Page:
Phewf. That’s a loadful to be thinking about, but I am, and they’re all tenuously connected, so I thought hey why not dump them all in the same blog-post. I know: very risqué (but I’m radical like that). Also the word ‘feminati’, though a neologism, sounds amazingly cool and sinister and suggests a Dan Brown-novelesque feminist conspiracy, so I have to use it ASAP. The feminati are out there. Amongst us. Watching us. Deconstructing the interpellated patriarchal subject…..
So a friend thought fit to send me a link to this article yesterday (probably it does nothing more than take a jibe at the ‘liberal-arts hippy type’ he thinks I am): it’s called ‘Generation Whine’, and it’s about ‘Self-pitying twentysomethings and the Boomers who made them’. Its author, a woman called Laura Bennett, doesn’t like the fact that there are so many blogs and Tumblrs and websites generally proclaiming that it sucks to leave university and enter a world in which jobs either provide no satisfaction, stifle artistic ambitions, or simply don’t exist. As one of these ‘narcissistic’, ‘angsty’, ‘self-obsessed’ people who is ‘oblivious to privilege’ and existing wastefully in a ‘self-absorbed twentysomethingdom’, angry at the world for forcing me to give up my liberal artistic pretensions in the name of actual work, naturally my first response is to take to my blog and whine about this woman. Like no seriously. How dare she. Doesn’t she know how hard it is not having a job and knowing that like damned capitalism is at the root of all this evil (PS Occupy Wall Street now plzkthx).
But no: sarcasm aside, the article says nothing to me about anything. Bennett’s disdain for a very specific ‘hipster’ type is so palpable I could choke on it – she sneers at some book or another for its interviewed 20somethings being a “broke, aimless vegan baker”… “a 29-year-old yoga instructor”… etc etc. But she does a mass disservice to 20somethings when she herself takes these people as representative of the demographic; we are not all, like Hannah Horvath in Lena Dunham’s TV series Girls, desperate to be artists in a Parisian garrett like Flaubert (I can’t fault the fact that Bennett’s article begins with a denunciation of Girls’ preposterousness at times; and you see – the connections become evident).
I don’t know anybody who dreams thus, to exist peacefully in society with a comfortably-monied career as an artist, and the impossibility of doing so is certainly not unique to 2012. Art unfortunately grows (and sometimes exists) in the fringes of life/society, and I wouldn’t dispute this. (I do resent the rhetoric of ‘use’ which claims that studying the Arts or Humanities is ‘less useful’ than other stuff, because as the esteemed Dr. Johnson from whom this blog steals its name once said — a quote I found in my dad’s book of aphorisms yesterday! — “all knowledge is of itself of some value. There is nothing so minute or inconsiderable, that I would not rather know it than not”). What I do know (and this is not meant to be representative either, but it is out there) are graduates who are walking dogs to earn cash. Which does suck, whatever Bennett may say about it: that’s not what one gets £10K into debt for (in student loans) and a small part of me believes that everybody deserves more. A lot aren’t getting it right now, for reasons complex and multifarious. (It’s also a small minority, and it’s probably only temporary – but still!). Bennett not only doesn’t really offer anything fruitful or productive besides the criticism of ‘self-absorption’ (which is a shame, because no doubt self-absorption and some very simplified ‘BLAME THE CAPITALISTS’ sentiments do abound), but she also samples a very select, primarily Brooklyn-based/New-Yorker/American few, and uses it to roundly denounce 20something attitudes everywhere. No thanks. Go away. Just another article from Generation Whine these kids don’t know how easy they have it now stop complaining-type thing?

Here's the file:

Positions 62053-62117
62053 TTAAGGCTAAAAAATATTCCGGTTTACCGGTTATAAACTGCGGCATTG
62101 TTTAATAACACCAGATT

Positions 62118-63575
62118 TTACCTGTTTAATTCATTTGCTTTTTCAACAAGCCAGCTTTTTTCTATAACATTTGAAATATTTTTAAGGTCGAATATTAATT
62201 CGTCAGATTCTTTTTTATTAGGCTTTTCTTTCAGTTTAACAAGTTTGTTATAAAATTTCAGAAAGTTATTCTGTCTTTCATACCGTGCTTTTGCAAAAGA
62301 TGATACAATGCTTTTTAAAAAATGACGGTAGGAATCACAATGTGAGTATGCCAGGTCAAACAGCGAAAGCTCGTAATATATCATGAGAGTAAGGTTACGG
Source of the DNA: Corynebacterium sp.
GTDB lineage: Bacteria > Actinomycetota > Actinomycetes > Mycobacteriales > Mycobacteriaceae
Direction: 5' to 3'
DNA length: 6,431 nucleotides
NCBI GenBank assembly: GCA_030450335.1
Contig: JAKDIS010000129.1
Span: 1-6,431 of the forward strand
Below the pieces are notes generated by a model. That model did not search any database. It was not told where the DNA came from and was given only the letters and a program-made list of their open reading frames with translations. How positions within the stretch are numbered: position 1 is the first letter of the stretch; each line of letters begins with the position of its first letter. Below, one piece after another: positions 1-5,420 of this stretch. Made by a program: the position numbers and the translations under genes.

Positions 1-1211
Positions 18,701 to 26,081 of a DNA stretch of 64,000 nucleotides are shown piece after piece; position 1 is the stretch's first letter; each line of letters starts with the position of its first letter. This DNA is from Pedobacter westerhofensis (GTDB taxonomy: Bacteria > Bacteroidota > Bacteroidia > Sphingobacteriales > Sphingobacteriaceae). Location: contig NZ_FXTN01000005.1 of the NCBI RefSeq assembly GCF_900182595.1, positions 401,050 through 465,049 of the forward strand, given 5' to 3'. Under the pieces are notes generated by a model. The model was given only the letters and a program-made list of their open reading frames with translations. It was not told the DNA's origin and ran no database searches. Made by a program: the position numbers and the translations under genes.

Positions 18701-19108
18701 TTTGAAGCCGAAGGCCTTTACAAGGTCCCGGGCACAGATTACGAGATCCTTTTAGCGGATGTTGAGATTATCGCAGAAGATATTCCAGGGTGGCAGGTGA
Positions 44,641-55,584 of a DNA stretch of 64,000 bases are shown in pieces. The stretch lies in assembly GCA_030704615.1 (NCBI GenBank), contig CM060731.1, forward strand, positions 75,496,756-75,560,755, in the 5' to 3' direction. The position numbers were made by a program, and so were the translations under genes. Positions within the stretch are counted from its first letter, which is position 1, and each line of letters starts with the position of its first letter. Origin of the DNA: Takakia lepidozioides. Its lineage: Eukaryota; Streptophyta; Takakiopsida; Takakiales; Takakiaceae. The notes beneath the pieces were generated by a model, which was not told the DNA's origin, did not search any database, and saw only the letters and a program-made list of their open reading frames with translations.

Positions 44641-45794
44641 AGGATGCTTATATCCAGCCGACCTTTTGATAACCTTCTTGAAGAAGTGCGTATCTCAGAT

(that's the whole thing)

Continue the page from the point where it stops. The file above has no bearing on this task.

(Or maybe – and I fully allow for this possibility – I’m just piqued because I seem to belong to the ‘whiny’ demographic she denounces. Darn you! I’ma take you down on my blog!)
* * *
But Girls. GOSH. I’ve been meaning to blog about this one for an age but somehow time hath been scarce. Well. I first encountered Lena Dunham in the pages of the New Yorker; she’d written a ‘personal story’ piece about…well, an ex-boyfriend. They were dating and then they weren’t, or so the story goes. Nothing extraordinary. But then suddenly her name started coming up everywhere, in relation to this TV series that’s apparently awesome and like representative of a generation (ours/mine, I do believe the consensus is) and so feministic (!? another neologism?); and finally last week the news about her hit a right frenzy, when it emerged that she’d signed a book deal with Random House worth more than $3.5 million. That is really wow, since she is no Susan Sontag yet, and so I thought OK since Boardwalk Empire only comes out once a week let me check out Girls!
I can definitely see why people are raving about it, & in this I completely concur with Bennett above – it provides an image of ‘the youth’ (!?!?! awful phrase) as the media proliferates/constructs it, as the media/world wants it, almost. Artistic 20somethings who are awfully stifled by the recession and the capitalist world in which you either go corporate or go home (or go barista; the friendly alternative alternative). Dunham toes the line in this respect. I found myself sneakily identifying with it at first too – I mean, how can I resist when Hannah (the main character played by Dunham, who is herself a superwoman of sorts, writing, directing, producing, and acting all in this one show!) depresses over the fact that nobody wants to hire a “literature major”? Or her utter astonishment at the fact that her parents want to stop supporting her in “this economic climate?” (This question is rendered slightly more preposterous, though, by the fact that her parents have apparently supported her for two years already.)